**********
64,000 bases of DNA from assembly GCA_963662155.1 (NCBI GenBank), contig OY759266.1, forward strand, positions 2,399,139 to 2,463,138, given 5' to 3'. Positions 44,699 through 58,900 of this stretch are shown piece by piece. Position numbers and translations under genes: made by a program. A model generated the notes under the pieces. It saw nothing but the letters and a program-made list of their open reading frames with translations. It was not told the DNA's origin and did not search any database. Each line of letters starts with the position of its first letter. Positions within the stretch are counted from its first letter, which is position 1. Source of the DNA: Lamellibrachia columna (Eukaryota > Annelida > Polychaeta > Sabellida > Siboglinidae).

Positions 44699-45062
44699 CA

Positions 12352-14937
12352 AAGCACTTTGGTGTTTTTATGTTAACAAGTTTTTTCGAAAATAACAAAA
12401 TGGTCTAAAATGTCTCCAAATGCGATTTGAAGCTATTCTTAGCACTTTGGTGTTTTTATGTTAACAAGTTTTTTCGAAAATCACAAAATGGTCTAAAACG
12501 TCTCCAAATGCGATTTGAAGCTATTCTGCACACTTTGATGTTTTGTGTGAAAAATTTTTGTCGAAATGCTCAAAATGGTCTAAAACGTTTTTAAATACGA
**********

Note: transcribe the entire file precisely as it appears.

64,000 bases of DNA from assembly GCA_963662155.1 (NCBI GenBank), contig OY759266.1, forward strand, positions 2,399,139 to 2,463,138, given 5' to 3'. Positions 44,699 through 58,900 of this stretch are shown piece by piece. Position numbers and translations under genes: made by a program. A model generated the notes under the pieces. It saw nothing but the letters and a program-made list of their open reading frames with translations. It was not told the DNA's origin and did not search any database. Each line of letters starts with the position of its first letter. Positions within the stretch are counted from its first letter, which is position 1. Source of the DNA: Lamellibrachia columna (Eukaryota > Annelida > Polychaeta > Sabellida > Siboglinidae).

Positions 44699-45062
44699 CA

Positions 12352-14937
12352 AAGCACTTTGGTGTTTTTATGTTAACAAGTTTTTTCGAAAATAACAAAA
12401 TGGTCTAAAATGTCTCCAAATGCGATTTGAAGCTATTCTTAGCACTTTGGTGTTTTTATGTTAACAAGTTTTTTCGAAAATCACAAAATGGTCTAAAACG
12501 TCTCCAAATGCGATTTGAAGCTATTCTGCACACTTTGATGTTTTGTGTGAAAAATTTTTGTCGAAATGCTCAAAATGGTCTAAAACGTTTTTAAATACGA